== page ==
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Scott G Winterton, Deseret News
Arizona State Sun Devils head coach Bobby Hurley complains to a referee about a call as Utah and Arizona State men play in an NCAA basketball game at the Huntsman Center in Salt Lake City on Sunday, Jan. 7, 2018.
Not a lot of people liked him, obviously, so that’s how we feel about ourselves, but we trust him and he gets it done for us. —Arizona State forward Mickey Mitchell

SALT LAKE CITY — On the sidelines of the Huntsman Center, a 6-foot-2, 46-year-old was spotted jumping up and down in reaction to calls and specific plays like a maniac.

Loud boos blasted through the arena from fans every time that Arizona State coach Bobby Hurley’s face was plastered on the video board Sunday night.

To Hurley, it’s normal.

That reaction comes quite often.

“I kind of tune out the noise,” Hurley said. “I’ve got a lot of other things to worry about.”

As a two-time national champion, featured among the Mount Rushmore of hated Duke players, the former floor general used the hostile feedback as fuel to the fire.

He helped No. 4 ASU grind out a tough 80-77 road win against Utah to snap a two-game losing streak. And he did it while wearing his golden 1992 national championship ring.

The victory marked the Sun Devils’ first win against a Pac-12 opponent this season.

“You see him, though? He was over there jumping around,” said Arizona State guard Shannon Evans II, who posted 22 points and six rebounds. “I'll be like ‘he’s got to chill out sometimes,’ but we all feed off that, though, and he knows that.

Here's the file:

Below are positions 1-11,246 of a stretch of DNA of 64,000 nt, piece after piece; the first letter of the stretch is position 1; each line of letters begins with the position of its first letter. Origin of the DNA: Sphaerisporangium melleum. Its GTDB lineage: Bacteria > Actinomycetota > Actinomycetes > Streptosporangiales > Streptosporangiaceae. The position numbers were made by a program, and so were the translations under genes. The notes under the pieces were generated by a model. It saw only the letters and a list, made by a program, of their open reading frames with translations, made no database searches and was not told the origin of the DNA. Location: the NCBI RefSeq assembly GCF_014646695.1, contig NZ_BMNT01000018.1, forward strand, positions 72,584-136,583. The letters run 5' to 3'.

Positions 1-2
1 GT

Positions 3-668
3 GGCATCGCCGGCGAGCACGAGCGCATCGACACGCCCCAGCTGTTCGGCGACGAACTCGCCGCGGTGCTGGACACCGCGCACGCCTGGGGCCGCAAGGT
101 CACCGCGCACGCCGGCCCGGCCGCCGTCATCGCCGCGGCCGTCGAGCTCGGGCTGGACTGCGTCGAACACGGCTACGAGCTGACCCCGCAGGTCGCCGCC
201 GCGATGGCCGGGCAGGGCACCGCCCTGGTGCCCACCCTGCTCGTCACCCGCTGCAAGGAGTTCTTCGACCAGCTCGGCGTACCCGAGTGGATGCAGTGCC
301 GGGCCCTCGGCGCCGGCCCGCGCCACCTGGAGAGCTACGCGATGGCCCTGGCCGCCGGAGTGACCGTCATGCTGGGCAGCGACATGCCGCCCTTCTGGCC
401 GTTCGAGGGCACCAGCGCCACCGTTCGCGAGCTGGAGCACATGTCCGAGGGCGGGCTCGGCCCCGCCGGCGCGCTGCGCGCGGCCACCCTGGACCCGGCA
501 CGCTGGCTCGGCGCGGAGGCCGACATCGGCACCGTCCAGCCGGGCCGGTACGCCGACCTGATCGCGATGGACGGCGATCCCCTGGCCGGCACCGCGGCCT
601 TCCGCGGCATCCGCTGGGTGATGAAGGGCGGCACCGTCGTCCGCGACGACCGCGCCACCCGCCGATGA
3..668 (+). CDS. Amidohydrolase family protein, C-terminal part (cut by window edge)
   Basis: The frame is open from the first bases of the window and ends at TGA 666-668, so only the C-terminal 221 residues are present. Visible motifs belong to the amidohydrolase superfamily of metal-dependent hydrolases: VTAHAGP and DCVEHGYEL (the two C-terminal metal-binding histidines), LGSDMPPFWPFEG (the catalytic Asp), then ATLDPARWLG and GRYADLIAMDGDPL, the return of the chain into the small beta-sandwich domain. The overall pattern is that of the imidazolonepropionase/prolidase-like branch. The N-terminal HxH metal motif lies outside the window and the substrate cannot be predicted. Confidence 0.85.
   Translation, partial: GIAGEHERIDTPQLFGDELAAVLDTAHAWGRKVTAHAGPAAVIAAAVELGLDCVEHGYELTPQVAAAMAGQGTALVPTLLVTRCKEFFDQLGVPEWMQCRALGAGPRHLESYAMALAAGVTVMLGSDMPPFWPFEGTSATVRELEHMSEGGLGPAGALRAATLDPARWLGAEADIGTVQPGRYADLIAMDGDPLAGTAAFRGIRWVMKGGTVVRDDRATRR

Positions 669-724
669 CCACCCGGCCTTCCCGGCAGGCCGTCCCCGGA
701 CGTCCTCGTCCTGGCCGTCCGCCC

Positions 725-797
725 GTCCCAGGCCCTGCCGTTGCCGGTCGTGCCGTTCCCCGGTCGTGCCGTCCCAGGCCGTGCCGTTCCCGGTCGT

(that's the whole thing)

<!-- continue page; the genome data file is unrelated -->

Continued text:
“He knows what he’s doing, so I just let him do what he do.”

Hurley’s fire and passion in his third season as ASU’s head coach has created an us-against-the-world mentality in the locker room. His four seasons at Duke from 1989-93 under legendary coach Mike Krzyzewski is where he first began ruffling feathers as a ferocious and borderline cocky point guard who got the job done.

ASU players hadn't been born yet during his Duke years when he pestered opponents in his No. 11 uniform, but they are well aware of his reputation.

“We trust him and he trusts us 100 percent,” said ASU forward Mickey Mitchell, whose go-ahead free throws in the last 21 seconds helped ice the game. “We saw the way he played and was really aggressive.

“Not a lot of people liked him, obviously, so that’s how we feel about ourselves, but we trust him and he gets it done for us.”

Mitchell describes Hurley as a great motivator who uses epic pregame speeches to get guys going. He knows what buttons to push, just like he did on the court as a player.

“They’ll make you run through walls on any given day, any team you play, he’ll make you do whatever,” Mitchell said of Hurley’s pregame speeches.

As an ACC school, none of Hurley’s Duke teams ever played against the University of Utah, but the Blue Devils did defeat Brigham Young his senior season, 89-66, on Dec. 23, 1992.

Jazz assistant Antonio Lang was one of Hurley’s college teammates, and they remain close buddies as part of the close-knit Duke basketball fraternity. Jazz head coach Quin Snyder, another former Blue Devil, also hosted Hurley on his recruiting trip, so he respects both guys and their positions in Salt Lake City.

“I love Tony. Tony’s my guy,” Hurley said of Lang. “If I dropped it to him, Tony was going to flush it, but (the Utah Jazz) have used our practice facility. I’ve gotten to see Tony.

“I’m happy for those guys and always rooting for them.”

Hate him or love him, Hurley continues to build ASU into a respectable Pac-12 contender. His energy and passion for the game doesn’t always make him a fan favorite in opposing gyms, but maybe he likes it that way.

“It doesn’t matter to me,” Hurley said.